Corruption is a scourge. This is particularly true for developing countries and perhaps most dramatically in Nigeria. It is easy to agree on the damage it causes, as well as to establish a consensus to punish it. Finding a way to overcome it and relegate it to history is much more of a challenge. Many developing countries have fallen prey to their own citizens and even their leaders, while others are at the mercy of international investors, either paying bribes or wrongfully wielding power of international law.
Corruption is a human dysfunction. It is a means of exercising power for personal ends. If exercised at the national level by business and government officials, it harms economies and impoverishes the weakest. A particularly corrosive aspect is that it involves both the corrupter and the corrupted in a greater or lesser relationship. She often masquerades as business and even as so-called “international relations”.
The debate over corruption in Africa tends to be portrayed by outsiders as a fundamental flaw of the continent or at least some countries. It is prejudicial and hypocritical. There are indeed blatant cases of corruption, particularly notable in a large economy like Nigeria. The Nigerian people need no reminder, and President Buhari’s government has identified the fight against corruption as a central policy.
Critics sitting far from African shores should at the same time look at themselves – corruption exists in all countries. The spotlight must be on both the corrupter and the corrupted. Large multinationals and other organizations have operated with perceived immunity, thus entrenching corrupt practices. International oil companies, for example, have often played the role of instructing their Nigerian colleagues in the art of deception for profit. These practices have resulted in massive losses for the people of the country and a total distortion of a fair job and business market. All partners in this dance of death are guilty.
Africa and its friends – in other words the countries and companies genuinely committed to the development of the continent – deserve better and are arguably now at the crossroads of opportunities and challenges.
Instruments such as the Anti-Bribery Act in the UK and similar laws in the US and Japan have curbed most corporate corruption activities. Gaps remain in Europe and in the jurisdictions of some other major investors. This does not mean that there are no forfeitures. A particularly shocking case is that of a British subsidiary of the mining and commodities group Glencore which was recently ordered to pay £281 million for its practices in Africa – the highest payment imposed on a company by a British court. . For more than a decade, UK-based companies have been subject to the law and a number have come to the authorities for past offences.
We are also seeing a major case in the UK courts, which shows that a new approach needs to be taken. This case pits the Federal Republic of Nigeria against Process & Industrial Developments (P&ID), a front company backed by a vulture fund. He is due to be heard at trial in the High Court in London in January 2023. It is up to the courts to clarify exactly what happened, but the Nigerian government accuses P&ID of trying to defraud it through a carefully constructed scam . Whatever the outcome, what is clearly disproportionate is the P&ID arbitration award obtained against the Nigerian government, worth approximately $11 billion. In other words, a sum more than ten times the entire annual national health budget of the country. It should be about punishing the disbelievers, not the countries.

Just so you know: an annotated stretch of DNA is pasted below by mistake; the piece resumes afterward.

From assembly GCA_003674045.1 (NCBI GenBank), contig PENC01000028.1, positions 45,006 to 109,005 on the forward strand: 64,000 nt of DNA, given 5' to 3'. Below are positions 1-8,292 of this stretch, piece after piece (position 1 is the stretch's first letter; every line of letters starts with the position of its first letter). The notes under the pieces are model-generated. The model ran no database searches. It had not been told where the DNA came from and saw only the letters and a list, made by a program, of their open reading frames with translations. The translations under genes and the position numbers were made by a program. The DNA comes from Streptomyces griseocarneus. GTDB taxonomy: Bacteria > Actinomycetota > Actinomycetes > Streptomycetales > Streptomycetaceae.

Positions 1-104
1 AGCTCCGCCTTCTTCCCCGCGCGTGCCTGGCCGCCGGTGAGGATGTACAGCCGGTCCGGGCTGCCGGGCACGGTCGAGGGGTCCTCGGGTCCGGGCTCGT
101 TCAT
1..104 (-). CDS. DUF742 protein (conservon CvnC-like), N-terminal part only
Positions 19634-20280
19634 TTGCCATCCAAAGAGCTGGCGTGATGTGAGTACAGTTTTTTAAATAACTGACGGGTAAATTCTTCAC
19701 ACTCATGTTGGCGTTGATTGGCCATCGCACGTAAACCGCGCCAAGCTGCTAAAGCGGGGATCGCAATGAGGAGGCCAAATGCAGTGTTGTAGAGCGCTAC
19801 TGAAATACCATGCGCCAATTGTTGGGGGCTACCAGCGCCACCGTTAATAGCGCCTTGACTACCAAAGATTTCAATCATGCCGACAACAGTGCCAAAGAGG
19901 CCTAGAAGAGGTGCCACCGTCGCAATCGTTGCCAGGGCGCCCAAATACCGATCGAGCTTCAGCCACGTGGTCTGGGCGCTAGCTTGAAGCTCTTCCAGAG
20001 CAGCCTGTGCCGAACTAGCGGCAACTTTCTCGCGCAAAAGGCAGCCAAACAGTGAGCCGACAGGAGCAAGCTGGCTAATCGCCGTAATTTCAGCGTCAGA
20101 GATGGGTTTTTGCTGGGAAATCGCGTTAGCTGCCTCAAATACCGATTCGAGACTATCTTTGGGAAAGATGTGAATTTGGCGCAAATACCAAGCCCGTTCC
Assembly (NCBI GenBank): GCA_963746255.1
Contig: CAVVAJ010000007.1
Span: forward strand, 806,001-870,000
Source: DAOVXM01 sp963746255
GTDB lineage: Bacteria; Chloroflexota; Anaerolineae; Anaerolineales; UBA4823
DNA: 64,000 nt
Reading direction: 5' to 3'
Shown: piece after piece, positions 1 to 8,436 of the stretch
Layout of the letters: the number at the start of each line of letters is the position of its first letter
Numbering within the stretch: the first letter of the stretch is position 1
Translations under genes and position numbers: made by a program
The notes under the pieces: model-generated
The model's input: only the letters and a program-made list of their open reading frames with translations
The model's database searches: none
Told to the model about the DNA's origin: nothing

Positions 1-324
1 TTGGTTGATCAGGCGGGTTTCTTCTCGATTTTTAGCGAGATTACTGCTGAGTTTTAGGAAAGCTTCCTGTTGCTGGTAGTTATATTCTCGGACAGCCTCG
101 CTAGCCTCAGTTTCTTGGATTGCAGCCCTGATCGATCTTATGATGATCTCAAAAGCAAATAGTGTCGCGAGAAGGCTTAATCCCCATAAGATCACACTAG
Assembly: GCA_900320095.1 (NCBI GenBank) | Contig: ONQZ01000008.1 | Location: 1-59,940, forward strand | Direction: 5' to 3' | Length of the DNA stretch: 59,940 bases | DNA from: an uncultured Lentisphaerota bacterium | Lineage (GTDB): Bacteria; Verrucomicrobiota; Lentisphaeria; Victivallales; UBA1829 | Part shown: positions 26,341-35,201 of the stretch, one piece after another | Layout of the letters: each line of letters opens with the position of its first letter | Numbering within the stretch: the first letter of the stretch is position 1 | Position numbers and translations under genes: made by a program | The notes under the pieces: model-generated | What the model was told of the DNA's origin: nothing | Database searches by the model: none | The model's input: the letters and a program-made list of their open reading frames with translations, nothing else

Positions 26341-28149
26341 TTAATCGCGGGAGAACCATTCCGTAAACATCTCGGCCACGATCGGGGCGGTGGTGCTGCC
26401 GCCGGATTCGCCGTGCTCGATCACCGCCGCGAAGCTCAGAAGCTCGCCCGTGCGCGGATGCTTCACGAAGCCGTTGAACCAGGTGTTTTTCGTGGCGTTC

President Buhari’s attempts to fight corruption are to be commended. So does his government’s willingness to stand up and challenge this verdict, rather than taking what could be described as the easy way out and settling the long-running dispute, before it reaches the High Court. With Buhari excluded from the upcoming presidential election by term limit, his successor will also have to carry on his important legacy. The reason is simple; taking their case to conclusion in the High Court will demonstrate to would-be bribers that rewards beyond justification are no longer available for this type of speculative operation.
Eradicating corruption requires evolutionary change punctuated by visible actions. It certainly requires the identification and prosecution of domestic individuals and, where appropriate, foreign organizations. It needs strong leadership from politicians who can point out how their country can benefit from transparent, high-quality investments rather than shady deals. It also needs strict legislation on the global business community to stamp out bribery. In other words, the fight against corruption requires a united front between those who want the good development of African prosperity and a tough approach to damaging behavior.
The eyes of all who seek prosperity for the people of Africa will be fixed on the lawsuit between the Nigerian government and P&ID in January. They will all seek to ensure that the victory of the Nigerian government marks a turning point, not only for them, but for the entire African continent.
Written in collaboration with Tim Morris
Tim Morris is a former British Ambassador to Morocco, Mauritania and South Sudan. He was also Senior Trade Adviser for Africa at the Foreign and Commonwealth Office.